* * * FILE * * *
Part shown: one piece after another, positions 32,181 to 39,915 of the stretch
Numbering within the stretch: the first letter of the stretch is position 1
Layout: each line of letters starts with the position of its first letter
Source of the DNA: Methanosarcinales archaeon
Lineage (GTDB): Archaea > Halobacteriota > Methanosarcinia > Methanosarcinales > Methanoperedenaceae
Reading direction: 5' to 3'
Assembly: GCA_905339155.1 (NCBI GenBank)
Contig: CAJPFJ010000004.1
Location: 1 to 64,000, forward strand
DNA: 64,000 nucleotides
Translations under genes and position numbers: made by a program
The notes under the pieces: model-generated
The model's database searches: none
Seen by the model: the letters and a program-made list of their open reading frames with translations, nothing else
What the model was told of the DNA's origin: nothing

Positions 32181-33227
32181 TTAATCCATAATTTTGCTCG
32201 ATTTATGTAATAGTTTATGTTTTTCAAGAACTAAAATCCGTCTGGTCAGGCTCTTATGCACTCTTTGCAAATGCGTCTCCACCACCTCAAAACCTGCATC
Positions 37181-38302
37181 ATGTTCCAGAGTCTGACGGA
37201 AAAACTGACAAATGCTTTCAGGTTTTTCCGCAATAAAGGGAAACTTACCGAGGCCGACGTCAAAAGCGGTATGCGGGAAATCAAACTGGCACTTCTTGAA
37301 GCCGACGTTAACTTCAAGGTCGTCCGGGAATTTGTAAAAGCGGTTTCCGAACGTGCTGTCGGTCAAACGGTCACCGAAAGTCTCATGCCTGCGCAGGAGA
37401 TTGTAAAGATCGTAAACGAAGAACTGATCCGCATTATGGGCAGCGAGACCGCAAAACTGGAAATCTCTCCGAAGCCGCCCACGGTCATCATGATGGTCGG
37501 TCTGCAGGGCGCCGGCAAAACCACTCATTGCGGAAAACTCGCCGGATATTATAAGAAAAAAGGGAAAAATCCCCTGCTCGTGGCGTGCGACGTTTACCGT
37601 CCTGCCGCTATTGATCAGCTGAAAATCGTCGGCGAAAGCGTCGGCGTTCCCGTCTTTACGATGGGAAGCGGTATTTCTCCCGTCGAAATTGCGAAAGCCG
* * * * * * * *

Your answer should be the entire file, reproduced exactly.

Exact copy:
Part shown: one piece after another, positions 32,181 to 39,915 of the stretch
Numbering within the stretch: the first letter of the stretch is position 1
Layout: each line of letters starts with the position of its first letter
Source of the DNA: Methanosarcinales archaeon
Lineage (GTDB): Archaea > Halobacteriota > Methanosarcinia > Methanosarcinales > Methanoperedenaceae
Reading direction: 5' to 3'
Assembly: GCA_905339155.1 (NCBI GenBank)
Contig: CAJPFJ010000004.1
Location: 1 to 64,000, forward strand
DNA: 64,000 nucleotides
Translations under genes and position numbers: made by a program
The notes under the pieces: model-generated
The model's database searches: none
Seen by the model: the letters and a program-made list of their open reading frames with translations, nothing else
What the model was told of the DNA's origin: nothing

Positions 32181-33227
32181 TTAATCCATAATTTTGCTCG
32201 ATTTATGTAATAGTTTATGTTTTTCAAGAACTAAAATCCGTCTGGTCAGGCTCTTATGCACTCTTTGCAAATGCGTCTCCACCACCTCAAAACCTGCATC
Positions 37181-38302
37181 ATGTTCCAGAGTCTGACGGA
37201 AAAACTGACAAATGCTTTCAGGTTTTTCCGCAATAAAGGGAAACTTACCGAGGCCGACGTCAAAAGCGGTATGCGGGAAATCAAACTGGCACTTCTTGAA
37301 GCCGACGTTAACTTCAAGGTCGTCCGGGAATTTGTAAAAGCGGTTTCCGAACGTGCTGTCGGTCAAACGGTCACCGAAAGTCTCATGCCTGCGCAGGAGA
37401 TTGTAAAGATCGTAAACGAAGAACTGATCCGCATTATGGGCAGCGAGACCGCAAAACTGGAAATCTCTCCGAAGCCGCCCACGGTCATCATGATGGTCGG
37501 TCTGCAGGGCGCCGGCAAAACCACTCATTGCGGAAAACTCGCCGGATATTATAAGAAAAAAGGGAAAAATCCCCTGCTCGTGGCGTGCGACGTTTACCGT
37601 CCTGCCGCTATTGATCAGCTGAAAATCGTCGGCGAAAGCGTCGGCGTTCCCGTCTTTACGATGGGAAGCGGTATTTCTCCCGTCGAAATTGCGAAAGCCG